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The big board that determines minor leaguers’ numbers

A conversation with Buffalo Bisons clubhouse manager Scott Lesher about major league pants, minor league nameplates and numbers

The big board of uniform numbers, its jersey size, and its current owner in Scott Lesher’s storage room.
Minor Leaguer

Last week I went down to Buffalo to speak to Bisons clubhouse manager Scott Lesher about his role in getting the right type of baseballs to Toronto Blue Jays pitchers rehabbing in the minors. A big part of his job is to make sure that the players’ uniforms look good when they take the field and so I spoke with him to learn more about how minor league teams handle the uniforms.

The Pants

The Bisons typically wear plain white or grey pants, so it is usually easy to spot rehabbing big leaguers because they would be the ones on the field wearing pants with the blue-white-blue piping down the side.

“The major league guys’ pants are fitted better than people’s wedding suits, you know?” Lesher asked rhetorically. “They are just comfortable for the guys to be in. Ever since I’ve done this [job] major leaguers will wear our jerseys, our hats, but pants and helmets they’ll wear their own.”

The pants are so important to the players that they will carry them all over their rehab stints and will even have a sewing kit with them so they can make their own repairs in the clubhouse.

The Nameplate

While many minor league uniforms don’t feature the player’s name on the back, Bisons players enjoy the privilege of personalized jerseys. But they are not done exactly the way the big league team does it: instead of directly stitching the letters on the back, the letters are ironed onto a nameplate which is then affixed onto the jersey top.

The nameplate method is more cost-efficient and allows the Bisons to re-use jerseys by simply swapping nameplates. (Occasionally, when a minor league player retires, he can ask to keep a set of his final uniforms.)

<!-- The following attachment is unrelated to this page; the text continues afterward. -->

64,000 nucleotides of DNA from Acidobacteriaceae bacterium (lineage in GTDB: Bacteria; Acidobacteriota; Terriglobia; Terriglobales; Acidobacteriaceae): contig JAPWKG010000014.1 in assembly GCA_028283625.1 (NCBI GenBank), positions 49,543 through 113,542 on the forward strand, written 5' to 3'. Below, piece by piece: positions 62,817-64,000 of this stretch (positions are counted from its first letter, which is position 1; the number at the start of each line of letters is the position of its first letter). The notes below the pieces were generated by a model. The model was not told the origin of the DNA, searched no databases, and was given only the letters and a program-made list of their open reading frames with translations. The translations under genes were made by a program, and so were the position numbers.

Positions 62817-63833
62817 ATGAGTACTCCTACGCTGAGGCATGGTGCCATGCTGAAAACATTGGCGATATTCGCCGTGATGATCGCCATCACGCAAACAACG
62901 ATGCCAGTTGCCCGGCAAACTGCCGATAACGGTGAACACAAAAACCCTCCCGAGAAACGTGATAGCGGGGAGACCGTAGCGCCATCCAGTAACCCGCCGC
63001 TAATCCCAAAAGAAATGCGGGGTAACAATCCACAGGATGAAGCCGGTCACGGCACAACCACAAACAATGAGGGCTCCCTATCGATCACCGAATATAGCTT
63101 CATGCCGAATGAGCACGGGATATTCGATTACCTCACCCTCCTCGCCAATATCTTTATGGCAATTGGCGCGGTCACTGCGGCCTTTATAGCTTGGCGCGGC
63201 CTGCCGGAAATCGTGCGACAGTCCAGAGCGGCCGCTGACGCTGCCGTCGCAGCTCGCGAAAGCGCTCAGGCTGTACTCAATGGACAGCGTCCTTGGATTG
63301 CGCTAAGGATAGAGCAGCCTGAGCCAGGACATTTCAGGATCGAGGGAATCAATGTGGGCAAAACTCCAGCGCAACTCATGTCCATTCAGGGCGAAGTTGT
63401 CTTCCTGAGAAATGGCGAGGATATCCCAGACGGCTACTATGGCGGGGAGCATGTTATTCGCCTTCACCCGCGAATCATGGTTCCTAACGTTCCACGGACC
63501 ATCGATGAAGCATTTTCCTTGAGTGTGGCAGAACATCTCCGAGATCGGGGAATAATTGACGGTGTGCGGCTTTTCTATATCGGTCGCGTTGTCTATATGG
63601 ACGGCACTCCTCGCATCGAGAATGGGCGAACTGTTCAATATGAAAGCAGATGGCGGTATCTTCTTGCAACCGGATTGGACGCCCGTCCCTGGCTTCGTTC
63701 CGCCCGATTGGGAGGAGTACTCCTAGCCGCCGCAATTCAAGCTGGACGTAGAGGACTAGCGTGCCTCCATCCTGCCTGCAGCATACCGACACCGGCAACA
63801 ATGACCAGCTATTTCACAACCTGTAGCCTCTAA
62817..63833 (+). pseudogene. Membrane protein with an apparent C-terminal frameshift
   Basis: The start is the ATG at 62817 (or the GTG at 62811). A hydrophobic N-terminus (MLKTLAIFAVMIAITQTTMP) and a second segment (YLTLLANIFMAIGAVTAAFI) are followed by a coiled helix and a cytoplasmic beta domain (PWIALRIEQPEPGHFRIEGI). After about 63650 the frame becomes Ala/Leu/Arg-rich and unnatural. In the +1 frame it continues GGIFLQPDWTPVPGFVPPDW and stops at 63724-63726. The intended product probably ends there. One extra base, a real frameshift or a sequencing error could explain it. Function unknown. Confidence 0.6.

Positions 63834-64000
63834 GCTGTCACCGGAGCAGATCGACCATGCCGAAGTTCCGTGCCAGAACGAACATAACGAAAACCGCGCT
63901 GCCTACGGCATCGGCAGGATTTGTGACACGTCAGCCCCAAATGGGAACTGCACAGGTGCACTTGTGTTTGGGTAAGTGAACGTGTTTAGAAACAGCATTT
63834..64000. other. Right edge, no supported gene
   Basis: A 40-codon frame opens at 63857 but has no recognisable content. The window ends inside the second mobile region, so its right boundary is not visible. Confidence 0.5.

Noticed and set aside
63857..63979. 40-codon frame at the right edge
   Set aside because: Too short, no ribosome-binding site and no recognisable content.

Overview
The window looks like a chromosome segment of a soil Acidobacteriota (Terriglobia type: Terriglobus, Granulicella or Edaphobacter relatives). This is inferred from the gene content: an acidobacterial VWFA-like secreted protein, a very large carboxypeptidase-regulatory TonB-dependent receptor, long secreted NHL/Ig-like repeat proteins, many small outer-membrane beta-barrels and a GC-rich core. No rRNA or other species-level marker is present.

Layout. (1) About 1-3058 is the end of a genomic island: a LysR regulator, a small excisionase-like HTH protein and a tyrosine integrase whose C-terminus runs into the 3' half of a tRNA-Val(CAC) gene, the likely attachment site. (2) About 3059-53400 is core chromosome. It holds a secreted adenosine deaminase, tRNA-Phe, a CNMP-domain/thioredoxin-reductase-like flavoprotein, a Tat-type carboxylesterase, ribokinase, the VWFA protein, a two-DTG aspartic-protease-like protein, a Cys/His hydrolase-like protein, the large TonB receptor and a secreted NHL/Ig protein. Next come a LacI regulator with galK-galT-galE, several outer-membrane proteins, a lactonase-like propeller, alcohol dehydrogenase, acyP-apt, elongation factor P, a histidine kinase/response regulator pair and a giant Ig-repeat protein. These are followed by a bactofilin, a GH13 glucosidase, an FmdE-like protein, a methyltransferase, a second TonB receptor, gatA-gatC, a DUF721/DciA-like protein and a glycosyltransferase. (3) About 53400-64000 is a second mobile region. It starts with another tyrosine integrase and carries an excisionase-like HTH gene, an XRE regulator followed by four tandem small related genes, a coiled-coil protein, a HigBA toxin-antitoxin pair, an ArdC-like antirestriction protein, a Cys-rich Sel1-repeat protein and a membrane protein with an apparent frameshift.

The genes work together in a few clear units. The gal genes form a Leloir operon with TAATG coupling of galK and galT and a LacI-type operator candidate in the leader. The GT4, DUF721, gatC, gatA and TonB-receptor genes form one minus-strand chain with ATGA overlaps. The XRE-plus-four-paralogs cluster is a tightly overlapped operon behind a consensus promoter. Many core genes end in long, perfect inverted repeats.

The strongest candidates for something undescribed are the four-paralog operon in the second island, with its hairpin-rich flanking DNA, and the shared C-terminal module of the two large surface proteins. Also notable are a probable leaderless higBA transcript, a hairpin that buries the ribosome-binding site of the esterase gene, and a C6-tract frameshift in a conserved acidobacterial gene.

To further save money, common nameplates like HERNANDEZ and JOHNSON are placed in storage for future reuse. That’s why the Bisons generally don’t use first initials when they have multiple players with the same surname as demonstrated in the Four Smiths photo taken by former Bisons (and now Blue Jays) trainer Voon Chong. (Also, notice that the rehabbing Joe Smith, the one wearing #40, is wearing major league pants, with the MLB logo on the waist and the Blue Jays striping on the leg.)

At the beginning of the season, Lesher orders nameplates for all the players on the Bisons roster, as well as the ones in the majors and in double-A that has a chance of being in triple-A at some point. However, an unexpected transaction may mean that he would have to work quickly.

“The other day we had Alberto Mineo come up from Dunedin right before a day game and I emailed [local uniform supplier Adpro] at 6:15 in the morning and by 9:00 they had made the name plate from scratch. I leave our jerseys over there except for the handful of blanks we have for emergencies.”

And those emergencies do happen when players are added to the roster while the team is on the road, so sometimes you can see Bisons players in uniform with just the number on the back. Still, Lesher tries his best to send the player a personalized jersey by overnight UPS if needed as he did for Shawn Morimando and Gunnar Heidt a couple of weeks ago.

The Number

Below the nameplate is the player’s number, something that some players really pay attention to, even in triple-A.

Down in minor league camp in spring training, the numbers are assigned based on the players’ preference and by seniority. The rest of the numbers (save the three that are retired by the Bisons) are then attached to a particular jersey size, so in most cases for the remainder of the year, Lesher just looks on his big board and assigns numbers to new players based on their height and weight.

When asked how he handles complaints, Lesher said “I always tell the guys: ‘you’re not going to want to be around here very long, so don’t worry about your number.’”

Of course, sometimes special players require special treatment. This year, #27 was initially attached to a large jersey, and that’s what Danny Barnes wore during his rehab stint in July. However, when Vladimir Guerrero Jr. was called up, it was a no-brainer to make brand-new XL jerseys with #27 on the back. When Barnes recently returned to Buffalo on an optional assignment, he was given #57 instead.

I have a feeling that Vladdy Jr.’s jerseys won’t be re-used by another player but would instead be preserved for future generations to see in a museum somewhere.